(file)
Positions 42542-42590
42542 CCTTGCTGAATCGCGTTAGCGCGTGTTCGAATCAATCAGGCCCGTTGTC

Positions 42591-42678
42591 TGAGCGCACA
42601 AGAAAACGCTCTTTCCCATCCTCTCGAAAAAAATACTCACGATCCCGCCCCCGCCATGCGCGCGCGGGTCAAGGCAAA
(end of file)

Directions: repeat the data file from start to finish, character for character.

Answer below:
Positions 42542-42590
42542 CCTTGCTGAATCGCGTTAGCGCGTGTTCGAATCAATCAGGCCCGTTGTC

Positions 42591-42678
42591 TGAGCGCACA
42601 AGAAAACGCTCTTTCCCATCCTCTCGAAAAAAATACTCACGATCCCGCCCCCGCCATGCGCGCGCGGGTCAAGGCAAA